NO TIME FOR TALK

The Colts, who have lost three of their last four games, remain tied for first place in the AFC South entering a home game against the Dallas Cowboys Sunday. 'Everybody just needs to try to do something better and hope it translates to the field,' Colts quarterback Peyton Manning says.

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Colts Control Destiny Entering Last Five Games of Season
INDIANAPOLIS – Now is not necessarily the time for talk.

As Peyton Manning, the Colts' 10-time Pro Bowl quarterback, sees it, what's imant in the wake of three losses in four games aren't speeches and locker-room chatter, but finding real ways to improve and solid ways to play better.

Speeches and conversation are fine, Manning said.

They're just not critical moving forward.

"There are a lot of guys, probably, that aren't too experienced with the situation we're in," Manning said Wednesday as the Colts (6-5) prepared to play the Dallas Cowboys (3-8) at Lucas Oil Stadium in downtown Indianapolis Sunday at 4:15 p.m.

"I think sometimes there's not a whole lot to say at this point."

The Colts, who have won six of the past seven AFC South titles, have lost back-to-back games – to New England (9-2) and San Diego (6-5) – and remain in first place in the division. They are in a two-way tie with Jacksonville (6-5), which won three consecutive games before a 24-20 loss to the New York Giants Sunday.

The Jaguars on Sunday will visit Tennessee (5-6), which enters the weekend in a third-place tie with Houston (5-6). The Texans visit Philadelphia Thursday.

"We're fortunate, but we still control our own destiny," Colts Head Coach Jim Caldwell said. "It's how you look at opportunities. We have a great one ahead of us. Our task is to take advantage of it."

The Colts, who won AFC South titles by leading the division from start to finish in 2003, 2005-07 and last season, won it in 2004 by winning eight consecutive games following a 4-3 start. They started those seasons 5-0 or better and their worst record in any of those seasons was 8-3.

They also made the playoffs as a wild card entrant in 2002 and 2008 after starting those seasons 7-4.

"As an old coach used to say, 'It's continuing to saw wood, to keep working,'' Manning said. "Everybody has to try to do their job a little bit, and I need to do my job a little bit better.

"Everybody just needs to try to do something better and hope it translate to the field."

Said Caldwell, "We talk often that it doesn't have to be anything extraordinary, 'Just do your job and don't really worry about anyone else's.' Sometimes less is more."

The Colts after Sunday have three games remaining in the division. They will visit the Titans next Thursday, followed by a home game against Jacksonville. They then visit the Oakland Raiders before finishing the regular season with a home game against Tennessee.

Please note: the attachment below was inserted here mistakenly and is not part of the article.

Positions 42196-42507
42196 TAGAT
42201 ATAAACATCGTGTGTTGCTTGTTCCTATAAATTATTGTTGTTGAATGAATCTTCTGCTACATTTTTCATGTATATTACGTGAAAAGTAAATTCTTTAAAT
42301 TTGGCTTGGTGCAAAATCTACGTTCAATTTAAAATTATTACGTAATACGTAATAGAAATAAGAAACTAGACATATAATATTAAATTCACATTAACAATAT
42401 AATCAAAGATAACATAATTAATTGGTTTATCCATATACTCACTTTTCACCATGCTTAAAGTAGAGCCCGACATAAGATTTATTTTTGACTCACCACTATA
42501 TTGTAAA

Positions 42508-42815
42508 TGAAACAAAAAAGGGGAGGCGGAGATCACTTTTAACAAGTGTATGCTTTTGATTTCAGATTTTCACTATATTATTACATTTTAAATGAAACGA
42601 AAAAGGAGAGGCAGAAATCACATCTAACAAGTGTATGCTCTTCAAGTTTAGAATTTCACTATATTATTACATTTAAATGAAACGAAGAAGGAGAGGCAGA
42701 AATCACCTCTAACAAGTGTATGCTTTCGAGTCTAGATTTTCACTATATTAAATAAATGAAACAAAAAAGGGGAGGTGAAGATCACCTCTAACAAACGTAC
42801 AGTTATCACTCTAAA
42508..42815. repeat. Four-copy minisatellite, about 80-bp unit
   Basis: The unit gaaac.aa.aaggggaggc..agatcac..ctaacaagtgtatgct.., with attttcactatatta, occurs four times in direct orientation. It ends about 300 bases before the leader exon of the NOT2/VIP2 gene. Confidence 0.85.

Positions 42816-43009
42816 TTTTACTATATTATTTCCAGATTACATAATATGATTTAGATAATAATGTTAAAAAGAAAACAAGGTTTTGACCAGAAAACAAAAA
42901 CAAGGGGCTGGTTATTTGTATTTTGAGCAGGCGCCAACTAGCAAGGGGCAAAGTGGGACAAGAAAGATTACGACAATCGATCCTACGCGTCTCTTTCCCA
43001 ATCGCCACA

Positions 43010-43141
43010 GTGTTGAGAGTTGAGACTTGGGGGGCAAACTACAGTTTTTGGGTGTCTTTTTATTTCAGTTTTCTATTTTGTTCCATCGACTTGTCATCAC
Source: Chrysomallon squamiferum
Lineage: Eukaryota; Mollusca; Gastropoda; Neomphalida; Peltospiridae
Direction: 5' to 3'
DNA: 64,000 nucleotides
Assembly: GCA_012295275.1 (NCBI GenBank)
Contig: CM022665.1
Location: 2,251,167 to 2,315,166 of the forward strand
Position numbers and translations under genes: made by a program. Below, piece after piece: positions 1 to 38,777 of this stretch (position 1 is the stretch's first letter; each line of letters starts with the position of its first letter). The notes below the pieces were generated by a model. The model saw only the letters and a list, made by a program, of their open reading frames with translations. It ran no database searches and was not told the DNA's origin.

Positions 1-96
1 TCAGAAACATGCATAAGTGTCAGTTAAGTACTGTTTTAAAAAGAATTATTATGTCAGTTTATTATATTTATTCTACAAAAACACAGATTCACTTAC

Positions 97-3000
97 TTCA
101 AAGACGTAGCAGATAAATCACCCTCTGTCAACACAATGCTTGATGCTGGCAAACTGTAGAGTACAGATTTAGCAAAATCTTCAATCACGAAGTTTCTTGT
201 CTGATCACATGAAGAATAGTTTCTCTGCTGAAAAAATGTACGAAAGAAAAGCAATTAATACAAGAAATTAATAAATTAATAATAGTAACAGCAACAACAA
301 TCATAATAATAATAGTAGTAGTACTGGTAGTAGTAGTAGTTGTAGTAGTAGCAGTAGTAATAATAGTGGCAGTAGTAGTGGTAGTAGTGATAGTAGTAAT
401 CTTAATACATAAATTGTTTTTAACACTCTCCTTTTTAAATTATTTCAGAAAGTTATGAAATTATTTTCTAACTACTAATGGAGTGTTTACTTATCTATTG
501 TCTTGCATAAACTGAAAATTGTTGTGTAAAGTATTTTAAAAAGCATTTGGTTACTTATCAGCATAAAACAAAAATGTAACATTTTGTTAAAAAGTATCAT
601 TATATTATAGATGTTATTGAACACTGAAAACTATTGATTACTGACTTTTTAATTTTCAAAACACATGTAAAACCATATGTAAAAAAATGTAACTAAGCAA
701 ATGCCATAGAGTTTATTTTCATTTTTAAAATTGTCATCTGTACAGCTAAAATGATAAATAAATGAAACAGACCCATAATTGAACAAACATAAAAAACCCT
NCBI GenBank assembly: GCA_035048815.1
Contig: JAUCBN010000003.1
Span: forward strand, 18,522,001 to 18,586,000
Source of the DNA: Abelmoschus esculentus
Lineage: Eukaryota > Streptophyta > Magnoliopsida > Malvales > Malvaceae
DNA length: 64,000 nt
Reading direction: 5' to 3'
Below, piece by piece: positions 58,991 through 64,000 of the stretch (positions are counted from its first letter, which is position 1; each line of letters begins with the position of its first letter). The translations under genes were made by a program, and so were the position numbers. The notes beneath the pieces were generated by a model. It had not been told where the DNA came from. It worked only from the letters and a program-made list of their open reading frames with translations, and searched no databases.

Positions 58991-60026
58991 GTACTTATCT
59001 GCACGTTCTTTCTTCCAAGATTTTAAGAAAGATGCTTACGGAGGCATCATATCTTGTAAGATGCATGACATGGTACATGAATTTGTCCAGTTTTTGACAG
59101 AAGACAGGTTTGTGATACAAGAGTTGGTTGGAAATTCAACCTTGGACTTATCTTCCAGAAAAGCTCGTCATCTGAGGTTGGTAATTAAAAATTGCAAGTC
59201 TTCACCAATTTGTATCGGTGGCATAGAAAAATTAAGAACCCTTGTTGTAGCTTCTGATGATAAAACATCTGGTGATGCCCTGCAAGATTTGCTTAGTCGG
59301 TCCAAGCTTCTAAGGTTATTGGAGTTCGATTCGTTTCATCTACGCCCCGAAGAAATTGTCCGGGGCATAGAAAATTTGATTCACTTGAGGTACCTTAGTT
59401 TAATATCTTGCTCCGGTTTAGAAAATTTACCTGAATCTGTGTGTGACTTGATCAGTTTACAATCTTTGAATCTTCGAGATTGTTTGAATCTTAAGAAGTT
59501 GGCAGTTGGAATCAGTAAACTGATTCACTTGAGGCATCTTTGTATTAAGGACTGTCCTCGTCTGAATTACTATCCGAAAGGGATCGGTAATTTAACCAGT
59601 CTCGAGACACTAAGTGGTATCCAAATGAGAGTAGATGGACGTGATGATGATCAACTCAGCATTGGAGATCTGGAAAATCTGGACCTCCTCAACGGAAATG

"I do think we are truly in a one-game-at-a-time season," Manning said. "That's our approach with five games left. We feel fortunate to be in the mix in our division. Other teams in our division have had up and down seasons like we've had.

"We have to take care of the Colts. That starts with Dallas on Sunday."

The Colts this season have placed multiple players on injured reserve, a list that includes Pro Bowl tight end Dallas Clark, wide receiver Anthony Gonzalez and safety Melvin Bullitt.

They have played without various other starters at different points in the season, and in a 36-14 loss to San Diego this past Sunday played without running backs Joseph Addai and Mike Hart, linebackers Gary Brackett and Clint Session, wide receiver Austin Collie, tight end Brody Eldridge, cornerback Justin Tryon and safety Bob Sanders.

Caldwell said Tryon could be available Sunday as a kickoff returner.

"It looks like he'll be the guy," Caldwell said of Tryon.

Sanders, who has been out since Week 1 with a biceps injury, has been ruled out this week, and no timetable has been set for the return of Collie and Addai. Colts President Bill Polian, who Monday compared the injury situation to a rubber band reaching a snapping point, said Hart and Brackett could return Sunday. No matter the personnel, Manning is ready for the challenge.

"With the guys who are playing, you have to go out there and find a way to do it. It's going to be difficult," he said. "It's going to take hard work. It may not be as smooth or easy as it may have looked in the past – it's never been easy, but it may have looked easy in the past – but it's a matter of continuing to work and kind of keeping the faith."

The Colts have scored 44 points during the last two games, and while they rank fifth in the NFL in overall offense and first in passing offense, Manning said, "It's a matter of finding some consistency."

"That's what we're shooting for – not to have a good drive here and a good drive there," Manning said. "That's the challenge. You have to be careful saying, 'It's possible because you do it on one series.' The real key is, 'Can you do it drive after drive – first half, second half?'

"That's what you have to be able to do to win. We have to find a way to do that. Hopefully, we can get that established this week."

And Manning said one thing he knows for certain is that the way to get that established has little to with mid-week talk or pre-game chatter.

"I don't think there's really a speech or pep talk at this point," Manning said. "I think it's a matter of everybody trying to improve their craft and hopefully that, as a group, has an effect in better overall play on the field.

"I do think just because you say, 'Well, we'll play better next week' – that doesn't really do it. You have to go out there and practice better in order to play better.

"Hopefully, we can translate good work on the practice field to the playing field."

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